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Simple Question about Entanglement

  1. Jul 12, 2012 #1

    rkn

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    Hi,

    Lately I've been reading up on quantum entanglement, Bell's inequality, and EPR experiments. My question is fundamental, but I'm asking it here because I haven't yet read an explanation that answers this question (that I recall).

    Take this typical description of what goes on in an EPR experiment (http://www4.ncsu.edu/unity/lockers/users/f/felder/public/kenny/papers/bell.html): [Broken]

    "Let's suppose that we get a green light [one of two possible outcomes, red or green- e.g., spin up or spin down], so we know electron A is pointing in direction 3. Because of the way the electrons are entangled we now also know that electron B is pointing directly away from direction 3. This is where the spooky action at a distance comes in. The fact that we chose to measure electron A in this particular direction not only affected that electron, it also forced electron B to be pointing exactly towards or away from this direction! So what results do we get at detector B? If detector B is set to position 3 then it will definitely flash green. (Remember that green means opposite things at the two detectors.)"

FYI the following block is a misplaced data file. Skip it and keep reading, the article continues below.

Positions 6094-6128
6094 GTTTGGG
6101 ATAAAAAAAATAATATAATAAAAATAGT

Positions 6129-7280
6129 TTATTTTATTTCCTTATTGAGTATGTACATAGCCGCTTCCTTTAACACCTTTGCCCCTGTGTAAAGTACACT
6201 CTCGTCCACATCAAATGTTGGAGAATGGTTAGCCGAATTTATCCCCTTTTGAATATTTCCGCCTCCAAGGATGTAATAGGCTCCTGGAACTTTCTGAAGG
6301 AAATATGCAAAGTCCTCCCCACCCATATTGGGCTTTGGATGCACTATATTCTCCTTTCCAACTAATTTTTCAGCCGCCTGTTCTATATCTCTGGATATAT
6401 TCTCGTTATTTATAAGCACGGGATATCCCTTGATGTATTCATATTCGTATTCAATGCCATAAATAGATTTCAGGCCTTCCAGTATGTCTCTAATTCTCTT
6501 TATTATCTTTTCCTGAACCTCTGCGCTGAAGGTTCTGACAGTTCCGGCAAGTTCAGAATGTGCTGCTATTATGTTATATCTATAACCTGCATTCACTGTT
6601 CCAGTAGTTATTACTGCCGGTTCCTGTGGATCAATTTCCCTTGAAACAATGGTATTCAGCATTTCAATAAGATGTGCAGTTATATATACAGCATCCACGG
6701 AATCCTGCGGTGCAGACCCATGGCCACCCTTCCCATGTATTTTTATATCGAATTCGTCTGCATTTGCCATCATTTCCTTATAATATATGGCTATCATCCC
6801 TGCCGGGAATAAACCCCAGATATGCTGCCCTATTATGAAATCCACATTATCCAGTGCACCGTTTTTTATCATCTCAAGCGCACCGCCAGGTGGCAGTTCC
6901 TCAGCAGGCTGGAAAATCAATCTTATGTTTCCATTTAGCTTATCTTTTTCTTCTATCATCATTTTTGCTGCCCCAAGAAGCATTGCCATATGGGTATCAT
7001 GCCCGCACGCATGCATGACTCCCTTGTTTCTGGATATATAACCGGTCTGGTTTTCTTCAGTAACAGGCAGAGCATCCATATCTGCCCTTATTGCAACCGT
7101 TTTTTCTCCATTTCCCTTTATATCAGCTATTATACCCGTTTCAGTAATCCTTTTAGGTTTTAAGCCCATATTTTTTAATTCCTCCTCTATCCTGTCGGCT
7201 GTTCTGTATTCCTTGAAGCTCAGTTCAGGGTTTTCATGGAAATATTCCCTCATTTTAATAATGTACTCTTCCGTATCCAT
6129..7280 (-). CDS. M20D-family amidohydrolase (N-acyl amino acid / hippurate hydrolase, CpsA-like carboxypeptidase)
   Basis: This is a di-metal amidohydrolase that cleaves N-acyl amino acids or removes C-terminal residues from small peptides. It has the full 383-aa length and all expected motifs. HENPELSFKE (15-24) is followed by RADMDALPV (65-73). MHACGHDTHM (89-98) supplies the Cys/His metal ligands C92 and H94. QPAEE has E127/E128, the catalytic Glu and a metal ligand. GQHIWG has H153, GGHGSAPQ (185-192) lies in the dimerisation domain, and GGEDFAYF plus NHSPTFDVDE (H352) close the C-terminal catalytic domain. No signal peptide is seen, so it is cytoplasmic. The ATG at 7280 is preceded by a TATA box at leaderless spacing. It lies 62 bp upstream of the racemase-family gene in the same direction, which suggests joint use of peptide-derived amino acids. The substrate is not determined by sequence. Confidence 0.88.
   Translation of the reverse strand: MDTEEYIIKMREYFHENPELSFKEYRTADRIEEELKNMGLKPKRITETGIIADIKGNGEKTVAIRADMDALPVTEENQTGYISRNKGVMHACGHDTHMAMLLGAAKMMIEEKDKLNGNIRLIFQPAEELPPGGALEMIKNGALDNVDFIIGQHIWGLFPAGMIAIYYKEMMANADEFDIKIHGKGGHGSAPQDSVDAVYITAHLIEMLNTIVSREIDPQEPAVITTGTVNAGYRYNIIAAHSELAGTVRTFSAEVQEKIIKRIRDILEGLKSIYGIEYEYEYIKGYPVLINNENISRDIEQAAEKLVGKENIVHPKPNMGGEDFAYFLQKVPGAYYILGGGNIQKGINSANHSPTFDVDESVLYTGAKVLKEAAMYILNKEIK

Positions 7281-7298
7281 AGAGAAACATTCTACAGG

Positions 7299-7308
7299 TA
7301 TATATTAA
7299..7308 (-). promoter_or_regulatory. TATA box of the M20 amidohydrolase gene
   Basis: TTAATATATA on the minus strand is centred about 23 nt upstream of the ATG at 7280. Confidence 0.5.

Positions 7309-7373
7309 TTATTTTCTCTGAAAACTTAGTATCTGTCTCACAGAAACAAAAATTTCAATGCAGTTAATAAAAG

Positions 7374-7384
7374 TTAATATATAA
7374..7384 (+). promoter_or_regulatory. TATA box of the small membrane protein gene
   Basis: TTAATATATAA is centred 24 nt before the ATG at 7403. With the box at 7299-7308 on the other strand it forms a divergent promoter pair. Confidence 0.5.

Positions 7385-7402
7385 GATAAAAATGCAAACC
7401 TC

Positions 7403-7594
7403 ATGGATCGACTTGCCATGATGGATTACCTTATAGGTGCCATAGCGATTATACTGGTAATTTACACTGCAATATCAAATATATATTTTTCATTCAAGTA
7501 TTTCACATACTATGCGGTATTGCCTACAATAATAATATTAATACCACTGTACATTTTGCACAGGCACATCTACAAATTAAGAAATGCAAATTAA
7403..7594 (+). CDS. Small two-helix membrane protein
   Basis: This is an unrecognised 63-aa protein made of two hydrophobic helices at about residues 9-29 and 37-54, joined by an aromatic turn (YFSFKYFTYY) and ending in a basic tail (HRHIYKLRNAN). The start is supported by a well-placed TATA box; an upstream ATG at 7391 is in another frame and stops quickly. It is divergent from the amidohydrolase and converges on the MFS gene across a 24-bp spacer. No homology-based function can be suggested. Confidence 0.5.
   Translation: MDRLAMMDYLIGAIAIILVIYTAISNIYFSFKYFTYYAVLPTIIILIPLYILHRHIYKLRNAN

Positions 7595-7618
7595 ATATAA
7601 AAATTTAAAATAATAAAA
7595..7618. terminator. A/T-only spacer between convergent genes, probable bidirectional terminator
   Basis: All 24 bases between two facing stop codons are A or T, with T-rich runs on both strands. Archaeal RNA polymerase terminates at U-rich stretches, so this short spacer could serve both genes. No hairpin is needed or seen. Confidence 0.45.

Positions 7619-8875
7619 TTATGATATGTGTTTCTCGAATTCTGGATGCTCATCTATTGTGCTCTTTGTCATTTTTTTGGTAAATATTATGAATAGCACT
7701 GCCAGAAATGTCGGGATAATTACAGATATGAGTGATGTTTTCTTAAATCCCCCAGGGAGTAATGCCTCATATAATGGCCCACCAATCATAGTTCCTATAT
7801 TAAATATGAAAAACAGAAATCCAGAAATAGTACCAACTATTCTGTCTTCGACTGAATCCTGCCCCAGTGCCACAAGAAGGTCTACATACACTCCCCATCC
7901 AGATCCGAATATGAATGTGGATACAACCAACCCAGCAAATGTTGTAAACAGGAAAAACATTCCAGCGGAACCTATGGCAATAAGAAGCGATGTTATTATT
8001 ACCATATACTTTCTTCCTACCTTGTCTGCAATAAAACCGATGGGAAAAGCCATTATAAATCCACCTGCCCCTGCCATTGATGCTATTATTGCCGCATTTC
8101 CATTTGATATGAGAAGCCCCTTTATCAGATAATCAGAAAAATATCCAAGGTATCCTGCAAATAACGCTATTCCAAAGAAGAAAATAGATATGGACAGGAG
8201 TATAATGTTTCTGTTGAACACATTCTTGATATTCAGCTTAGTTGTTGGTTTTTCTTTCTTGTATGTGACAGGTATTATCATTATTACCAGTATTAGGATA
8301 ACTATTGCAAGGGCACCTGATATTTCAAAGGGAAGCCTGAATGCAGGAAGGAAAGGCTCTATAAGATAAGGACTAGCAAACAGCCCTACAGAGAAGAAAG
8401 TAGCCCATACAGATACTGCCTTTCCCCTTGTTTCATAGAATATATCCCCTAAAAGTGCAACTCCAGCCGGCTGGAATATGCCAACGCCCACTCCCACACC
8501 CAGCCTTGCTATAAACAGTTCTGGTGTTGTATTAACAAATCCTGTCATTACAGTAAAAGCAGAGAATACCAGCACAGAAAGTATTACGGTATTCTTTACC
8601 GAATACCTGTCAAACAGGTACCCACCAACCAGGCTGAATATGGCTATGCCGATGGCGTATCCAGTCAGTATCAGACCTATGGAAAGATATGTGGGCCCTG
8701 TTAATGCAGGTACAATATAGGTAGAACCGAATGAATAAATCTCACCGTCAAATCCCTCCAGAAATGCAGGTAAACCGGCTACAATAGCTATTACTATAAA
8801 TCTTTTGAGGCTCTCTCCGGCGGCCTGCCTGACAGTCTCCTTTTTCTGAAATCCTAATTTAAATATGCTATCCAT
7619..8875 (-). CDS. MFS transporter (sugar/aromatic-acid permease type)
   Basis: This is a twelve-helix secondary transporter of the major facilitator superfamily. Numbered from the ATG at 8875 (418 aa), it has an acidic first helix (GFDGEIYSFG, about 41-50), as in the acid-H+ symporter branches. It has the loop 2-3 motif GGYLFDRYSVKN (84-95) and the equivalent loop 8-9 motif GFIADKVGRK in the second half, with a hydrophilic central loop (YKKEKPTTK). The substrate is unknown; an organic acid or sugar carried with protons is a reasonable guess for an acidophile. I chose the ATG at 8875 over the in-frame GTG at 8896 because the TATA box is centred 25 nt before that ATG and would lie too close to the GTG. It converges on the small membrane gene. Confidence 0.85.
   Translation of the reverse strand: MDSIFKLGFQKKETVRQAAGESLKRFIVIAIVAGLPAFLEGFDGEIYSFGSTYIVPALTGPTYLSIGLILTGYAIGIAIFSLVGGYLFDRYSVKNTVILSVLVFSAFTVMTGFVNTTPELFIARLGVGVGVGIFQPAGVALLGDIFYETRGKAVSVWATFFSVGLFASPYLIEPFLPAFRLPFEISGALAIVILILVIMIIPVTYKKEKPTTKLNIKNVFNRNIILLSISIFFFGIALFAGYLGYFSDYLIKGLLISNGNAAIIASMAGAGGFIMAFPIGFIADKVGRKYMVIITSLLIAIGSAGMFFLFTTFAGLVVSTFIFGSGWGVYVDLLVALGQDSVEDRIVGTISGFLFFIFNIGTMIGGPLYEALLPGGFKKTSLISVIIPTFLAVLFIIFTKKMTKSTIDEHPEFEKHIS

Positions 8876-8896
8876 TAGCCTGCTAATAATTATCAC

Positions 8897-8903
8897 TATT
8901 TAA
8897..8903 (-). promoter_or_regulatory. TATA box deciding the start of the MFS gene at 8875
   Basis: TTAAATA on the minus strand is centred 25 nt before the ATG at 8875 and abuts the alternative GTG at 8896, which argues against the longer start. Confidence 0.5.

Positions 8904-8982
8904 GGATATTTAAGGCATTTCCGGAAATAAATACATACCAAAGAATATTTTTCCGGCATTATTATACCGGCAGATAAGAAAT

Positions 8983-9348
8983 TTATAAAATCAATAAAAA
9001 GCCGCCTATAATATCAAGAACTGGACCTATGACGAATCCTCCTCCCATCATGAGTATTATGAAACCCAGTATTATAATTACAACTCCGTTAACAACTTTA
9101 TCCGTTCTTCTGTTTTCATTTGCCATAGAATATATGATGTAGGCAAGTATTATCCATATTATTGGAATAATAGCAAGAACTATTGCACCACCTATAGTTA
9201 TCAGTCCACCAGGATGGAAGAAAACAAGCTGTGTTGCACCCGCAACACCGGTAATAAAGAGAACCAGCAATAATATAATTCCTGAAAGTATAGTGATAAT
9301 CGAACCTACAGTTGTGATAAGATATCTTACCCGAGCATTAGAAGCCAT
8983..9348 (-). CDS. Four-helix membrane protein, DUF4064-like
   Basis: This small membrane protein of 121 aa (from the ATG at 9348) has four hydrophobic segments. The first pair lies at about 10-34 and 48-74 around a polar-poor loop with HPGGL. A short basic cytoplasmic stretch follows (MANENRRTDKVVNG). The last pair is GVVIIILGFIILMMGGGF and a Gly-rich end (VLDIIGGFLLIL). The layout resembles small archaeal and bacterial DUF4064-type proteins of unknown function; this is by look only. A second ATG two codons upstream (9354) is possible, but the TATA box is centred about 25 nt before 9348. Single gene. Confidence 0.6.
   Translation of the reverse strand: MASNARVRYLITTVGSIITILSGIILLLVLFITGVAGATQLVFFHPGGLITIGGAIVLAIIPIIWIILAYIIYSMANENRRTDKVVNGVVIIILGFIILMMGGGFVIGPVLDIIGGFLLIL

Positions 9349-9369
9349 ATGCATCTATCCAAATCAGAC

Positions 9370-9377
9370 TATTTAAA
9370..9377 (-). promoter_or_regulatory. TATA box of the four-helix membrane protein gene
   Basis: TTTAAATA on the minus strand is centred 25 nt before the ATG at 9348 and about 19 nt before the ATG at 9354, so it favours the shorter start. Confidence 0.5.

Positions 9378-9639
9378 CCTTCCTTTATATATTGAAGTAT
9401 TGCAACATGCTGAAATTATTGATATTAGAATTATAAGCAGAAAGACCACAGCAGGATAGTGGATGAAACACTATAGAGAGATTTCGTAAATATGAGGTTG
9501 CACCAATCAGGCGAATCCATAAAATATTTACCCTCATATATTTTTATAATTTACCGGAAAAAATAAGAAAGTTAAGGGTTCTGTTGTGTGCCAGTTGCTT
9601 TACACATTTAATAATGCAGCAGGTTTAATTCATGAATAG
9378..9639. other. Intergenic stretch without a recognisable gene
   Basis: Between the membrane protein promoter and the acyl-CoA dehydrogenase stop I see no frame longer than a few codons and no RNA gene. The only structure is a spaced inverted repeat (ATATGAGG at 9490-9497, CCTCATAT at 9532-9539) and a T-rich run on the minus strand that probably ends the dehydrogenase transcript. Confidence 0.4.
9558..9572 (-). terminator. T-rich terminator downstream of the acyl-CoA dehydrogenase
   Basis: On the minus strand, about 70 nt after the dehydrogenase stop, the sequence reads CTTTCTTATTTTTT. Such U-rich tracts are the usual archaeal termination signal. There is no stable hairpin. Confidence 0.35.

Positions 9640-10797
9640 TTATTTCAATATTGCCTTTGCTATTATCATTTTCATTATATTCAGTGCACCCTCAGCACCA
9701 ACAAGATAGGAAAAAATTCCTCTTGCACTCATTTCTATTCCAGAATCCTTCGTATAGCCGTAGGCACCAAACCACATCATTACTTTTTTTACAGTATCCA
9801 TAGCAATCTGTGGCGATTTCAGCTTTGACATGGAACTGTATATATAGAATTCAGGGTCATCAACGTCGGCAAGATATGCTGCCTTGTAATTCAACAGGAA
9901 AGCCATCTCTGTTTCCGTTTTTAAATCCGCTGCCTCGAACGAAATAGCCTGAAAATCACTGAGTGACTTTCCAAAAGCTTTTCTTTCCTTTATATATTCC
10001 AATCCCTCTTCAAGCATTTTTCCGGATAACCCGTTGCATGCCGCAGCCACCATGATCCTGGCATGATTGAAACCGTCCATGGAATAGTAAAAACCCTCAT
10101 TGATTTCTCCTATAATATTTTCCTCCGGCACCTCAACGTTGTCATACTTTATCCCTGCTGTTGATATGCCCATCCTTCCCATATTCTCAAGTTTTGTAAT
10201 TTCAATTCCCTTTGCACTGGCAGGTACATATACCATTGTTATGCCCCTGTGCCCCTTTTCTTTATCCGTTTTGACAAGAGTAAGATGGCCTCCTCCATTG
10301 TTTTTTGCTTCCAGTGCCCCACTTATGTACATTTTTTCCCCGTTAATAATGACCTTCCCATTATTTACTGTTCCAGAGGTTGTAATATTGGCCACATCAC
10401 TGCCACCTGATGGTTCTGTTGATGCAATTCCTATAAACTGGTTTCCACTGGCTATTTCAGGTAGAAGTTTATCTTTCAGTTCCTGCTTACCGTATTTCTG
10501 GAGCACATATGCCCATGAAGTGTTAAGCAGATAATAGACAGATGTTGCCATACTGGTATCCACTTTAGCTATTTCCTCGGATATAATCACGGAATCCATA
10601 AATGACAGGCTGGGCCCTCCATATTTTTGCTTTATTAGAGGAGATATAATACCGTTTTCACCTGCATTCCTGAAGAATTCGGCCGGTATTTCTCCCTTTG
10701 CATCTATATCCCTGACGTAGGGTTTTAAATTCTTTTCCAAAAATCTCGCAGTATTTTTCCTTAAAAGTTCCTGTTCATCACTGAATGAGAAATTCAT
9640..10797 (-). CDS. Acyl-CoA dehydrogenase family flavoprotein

To say that electron A "forced electron B" to point in the opposite direction means that, at some point after the entangled particles got split apart, nothing in their previous entangled state could be determining how they will be detected later at the detectors.

    If this were not the case, then A doesn't "force" B into any position- B's position is the opposite of A's due to the fact that the sum of their spins must = 0 since they were just split apart from a coupled state. On this view, once you detect A's position, precisely what one would expect is for B to be detected in the opposite direction. ??

    But clearly this is not the correct understanding, since "spooky action at a distance" entails that at some point the particles, after splitting apart, are no longer causally/deterministically "attached" to their previous state.